As part of Northeast Ohio Parent Magazine’s annual Northeast Ohio Parent Choice Awards, Solon was named the best town to raise a family in a June 6 announcement. Other finalists included Shaker Heights, Brecksville and Lakewood.
The annual awards seeks to gather the opinions of local parents on everything family-friendly in the region, according to the magazine’s website.
The magazine said: “Solon is no stranger to best of lists, with Solon City Schools consistently rated as one of the top public school districts in Ohio and the nation. In addition to top-notch schools, the city offers amenities for families of all ages and interests, from special events to kid-friendly activities –
especially through its recreation department, the Solon Center for the Arts and the department of senior services. Add a plethora of shopping and dining options, plus playgrounds, parks and golf courses, and Solon offers ample family-friendly opportunities for residents and visitors alike.”
But according to Solon Mayor Eddy Kraus and Rich Parker, director of recreation at Solon Parks and Recreation, the honor is no surprise since they see that reality every day in the community.
“Our neighborhoods foster families getting back together, cookouts, neighborhood parties and gatherings,” Kraus said. “Generally, people in Solon love to get out, see each other, hang out and get to know each other. As far as attracting families, it’s about having great schools, a big industrial area with great jobs and teaching the importance of safety with not just kids but adults too.”
Kraus said it also comes down to having highly visible and interactive police and fire departments. Noting that Solon’s police department isn’t there just to write tickets, instead “of escalating a situation, they’re there to deescalate and to help.”
A big part of what attracts young families also are the amenities, including three pools, a community center, tennis facilities, golf courses and family-friendly events like Solon Home Days, Movies in the Park and Solon Farmers Market. Parker said that is part of what the city is known for, along with its service department.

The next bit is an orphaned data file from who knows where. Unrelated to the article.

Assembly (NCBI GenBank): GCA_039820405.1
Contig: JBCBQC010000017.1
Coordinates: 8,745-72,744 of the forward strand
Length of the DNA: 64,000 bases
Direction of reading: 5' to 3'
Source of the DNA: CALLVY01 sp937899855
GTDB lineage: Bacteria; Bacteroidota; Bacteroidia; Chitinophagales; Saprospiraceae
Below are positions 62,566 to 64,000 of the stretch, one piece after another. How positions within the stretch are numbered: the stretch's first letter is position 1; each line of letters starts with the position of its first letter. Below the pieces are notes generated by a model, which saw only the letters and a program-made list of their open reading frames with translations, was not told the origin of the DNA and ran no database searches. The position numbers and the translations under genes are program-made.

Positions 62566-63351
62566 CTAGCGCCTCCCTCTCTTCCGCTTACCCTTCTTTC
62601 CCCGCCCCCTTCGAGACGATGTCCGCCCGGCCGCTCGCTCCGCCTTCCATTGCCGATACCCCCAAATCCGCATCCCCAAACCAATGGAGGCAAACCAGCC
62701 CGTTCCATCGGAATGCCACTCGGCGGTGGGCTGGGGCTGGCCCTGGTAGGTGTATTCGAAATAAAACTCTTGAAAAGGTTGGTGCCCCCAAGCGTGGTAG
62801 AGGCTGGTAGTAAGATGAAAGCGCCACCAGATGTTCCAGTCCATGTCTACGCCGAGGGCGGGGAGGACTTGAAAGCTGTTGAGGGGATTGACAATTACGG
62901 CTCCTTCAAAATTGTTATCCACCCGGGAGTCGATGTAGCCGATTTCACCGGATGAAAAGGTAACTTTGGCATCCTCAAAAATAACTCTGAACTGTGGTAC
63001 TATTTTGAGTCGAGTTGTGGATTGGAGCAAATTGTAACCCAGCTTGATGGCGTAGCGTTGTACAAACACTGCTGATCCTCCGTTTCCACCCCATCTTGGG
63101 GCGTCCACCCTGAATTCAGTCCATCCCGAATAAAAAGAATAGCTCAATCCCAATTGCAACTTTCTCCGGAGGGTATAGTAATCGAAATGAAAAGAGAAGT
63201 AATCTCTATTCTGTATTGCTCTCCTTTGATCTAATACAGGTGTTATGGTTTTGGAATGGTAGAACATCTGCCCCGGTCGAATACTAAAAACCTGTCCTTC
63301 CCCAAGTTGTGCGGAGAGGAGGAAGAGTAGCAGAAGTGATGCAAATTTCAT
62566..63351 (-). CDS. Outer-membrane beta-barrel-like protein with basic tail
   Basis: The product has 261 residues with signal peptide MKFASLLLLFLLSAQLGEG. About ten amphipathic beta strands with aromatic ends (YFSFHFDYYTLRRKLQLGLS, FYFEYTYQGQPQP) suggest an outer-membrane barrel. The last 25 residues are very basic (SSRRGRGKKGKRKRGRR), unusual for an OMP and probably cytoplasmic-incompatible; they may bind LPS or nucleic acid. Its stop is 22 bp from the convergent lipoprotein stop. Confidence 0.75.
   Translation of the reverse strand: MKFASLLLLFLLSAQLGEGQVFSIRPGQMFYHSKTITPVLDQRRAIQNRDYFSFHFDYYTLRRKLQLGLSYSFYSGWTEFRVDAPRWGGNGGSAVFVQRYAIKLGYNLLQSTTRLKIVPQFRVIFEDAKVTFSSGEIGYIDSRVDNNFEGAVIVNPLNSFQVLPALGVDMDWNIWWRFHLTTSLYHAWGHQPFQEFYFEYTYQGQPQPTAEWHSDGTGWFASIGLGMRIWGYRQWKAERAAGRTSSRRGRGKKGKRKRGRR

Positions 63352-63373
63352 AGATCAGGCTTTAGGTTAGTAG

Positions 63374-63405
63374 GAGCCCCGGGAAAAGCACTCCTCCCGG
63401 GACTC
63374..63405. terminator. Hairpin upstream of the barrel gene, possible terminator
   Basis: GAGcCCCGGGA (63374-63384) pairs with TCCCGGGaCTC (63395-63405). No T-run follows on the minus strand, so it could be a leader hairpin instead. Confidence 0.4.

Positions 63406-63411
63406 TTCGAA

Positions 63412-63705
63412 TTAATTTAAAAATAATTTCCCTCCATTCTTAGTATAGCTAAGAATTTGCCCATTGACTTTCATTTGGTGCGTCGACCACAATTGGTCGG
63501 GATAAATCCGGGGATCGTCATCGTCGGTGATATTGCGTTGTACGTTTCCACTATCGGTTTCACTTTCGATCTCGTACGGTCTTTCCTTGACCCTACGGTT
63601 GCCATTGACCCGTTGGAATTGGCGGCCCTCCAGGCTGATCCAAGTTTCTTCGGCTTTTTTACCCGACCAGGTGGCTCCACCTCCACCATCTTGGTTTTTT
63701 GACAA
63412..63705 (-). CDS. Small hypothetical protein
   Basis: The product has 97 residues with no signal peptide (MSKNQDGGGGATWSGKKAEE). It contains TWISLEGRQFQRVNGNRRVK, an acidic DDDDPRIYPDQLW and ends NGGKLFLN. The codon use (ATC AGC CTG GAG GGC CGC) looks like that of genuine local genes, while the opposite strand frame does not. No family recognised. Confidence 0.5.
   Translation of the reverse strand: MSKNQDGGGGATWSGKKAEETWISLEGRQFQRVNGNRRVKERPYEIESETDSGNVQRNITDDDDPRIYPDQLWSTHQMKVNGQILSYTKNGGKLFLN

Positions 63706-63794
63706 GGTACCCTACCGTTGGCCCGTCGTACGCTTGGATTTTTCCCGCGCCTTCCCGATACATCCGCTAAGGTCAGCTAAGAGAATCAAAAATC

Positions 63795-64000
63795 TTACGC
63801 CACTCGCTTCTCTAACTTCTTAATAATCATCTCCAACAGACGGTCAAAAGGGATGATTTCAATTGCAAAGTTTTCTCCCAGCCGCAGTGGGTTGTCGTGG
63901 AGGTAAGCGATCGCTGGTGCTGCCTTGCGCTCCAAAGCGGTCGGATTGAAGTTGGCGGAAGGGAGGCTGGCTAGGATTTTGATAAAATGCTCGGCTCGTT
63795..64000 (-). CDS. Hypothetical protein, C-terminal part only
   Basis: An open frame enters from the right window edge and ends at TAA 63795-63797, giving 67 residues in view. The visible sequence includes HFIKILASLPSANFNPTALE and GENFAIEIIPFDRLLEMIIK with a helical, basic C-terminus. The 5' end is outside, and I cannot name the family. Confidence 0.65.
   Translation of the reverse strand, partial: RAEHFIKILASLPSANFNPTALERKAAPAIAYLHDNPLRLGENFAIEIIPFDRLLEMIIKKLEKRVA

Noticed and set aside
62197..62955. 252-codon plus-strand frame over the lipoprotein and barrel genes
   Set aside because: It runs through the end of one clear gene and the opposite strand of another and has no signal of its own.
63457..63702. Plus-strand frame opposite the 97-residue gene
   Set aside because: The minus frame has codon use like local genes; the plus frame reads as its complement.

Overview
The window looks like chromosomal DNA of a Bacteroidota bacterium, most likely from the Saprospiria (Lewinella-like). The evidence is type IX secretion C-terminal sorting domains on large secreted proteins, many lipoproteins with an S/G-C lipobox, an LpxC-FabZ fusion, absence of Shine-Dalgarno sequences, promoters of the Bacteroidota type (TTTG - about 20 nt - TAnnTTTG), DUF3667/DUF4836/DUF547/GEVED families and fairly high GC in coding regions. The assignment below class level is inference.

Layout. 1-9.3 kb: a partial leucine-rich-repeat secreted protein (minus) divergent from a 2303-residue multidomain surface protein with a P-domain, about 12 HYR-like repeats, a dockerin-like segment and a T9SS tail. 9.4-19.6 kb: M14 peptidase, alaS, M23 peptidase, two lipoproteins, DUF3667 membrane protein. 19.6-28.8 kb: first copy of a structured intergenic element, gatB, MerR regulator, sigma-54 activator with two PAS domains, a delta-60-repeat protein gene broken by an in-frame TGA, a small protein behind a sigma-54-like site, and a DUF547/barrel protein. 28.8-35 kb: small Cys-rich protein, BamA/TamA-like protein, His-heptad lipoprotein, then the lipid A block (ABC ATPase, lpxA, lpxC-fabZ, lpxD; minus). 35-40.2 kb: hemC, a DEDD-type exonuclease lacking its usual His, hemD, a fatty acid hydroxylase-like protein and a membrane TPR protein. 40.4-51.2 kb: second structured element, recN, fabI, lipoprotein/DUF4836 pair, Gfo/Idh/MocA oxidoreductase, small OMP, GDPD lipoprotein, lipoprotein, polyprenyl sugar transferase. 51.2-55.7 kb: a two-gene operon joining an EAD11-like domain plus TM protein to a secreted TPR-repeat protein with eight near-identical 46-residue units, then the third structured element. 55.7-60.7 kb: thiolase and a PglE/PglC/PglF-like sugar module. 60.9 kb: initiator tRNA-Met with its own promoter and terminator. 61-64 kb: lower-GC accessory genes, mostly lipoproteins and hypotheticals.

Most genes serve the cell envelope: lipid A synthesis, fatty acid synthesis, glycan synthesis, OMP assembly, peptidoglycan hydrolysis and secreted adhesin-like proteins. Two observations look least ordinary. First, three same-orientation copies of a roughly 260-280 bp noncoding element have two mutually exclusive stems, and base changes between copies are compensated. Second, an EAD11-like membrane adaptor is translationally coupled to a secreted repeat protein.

“We have sports, fine arts, services for seniors and special events, and offering that is one thing, but it’s also the effort we make to maintain that and be responsive to the community,” he said. “The trends in what a community looks for do not remain the same. A good community needs to be responsive to its residents and that is certainly something Solon does.”
Parker said while Solon is also fortunate in terms of its current resources and funding, it takes much more than that to create a community people want to raise their families in.
“It’s about being responsive to the community and what they want, and employing an upbeat, positive attitude,” he said. “That applies for maintenance up to director of recreation. That’s an attitude that everyone has to have, or there is a breakdown in the process. Everything we do has a community ‘feel’ because it’s an attitude where all of us are working together.”
And what keeps people around is twofold, Kraus said, giving recognition to the city’s award-winning schools and the community’s inherent diversity, with 30% of the city’s population being born in another country.
“Everyone that comes here places the same value on education,” he said. “No matter where they come from, they come to Solon because they value education for their kids. You ask any single person in our community, whatever race, nationality or religion they are, they’d tell you just that.”
But what it comes down to is creating a community where everyone feels heard, supported and welcome, Kraus said.
“Families want their kids growing up in a community where they are safe and where no matter their skin color, they feel included, invested and that someone is listening to them,” he said. “They want to be part of the fabric of their community. I think that permeates every corner of Solon.”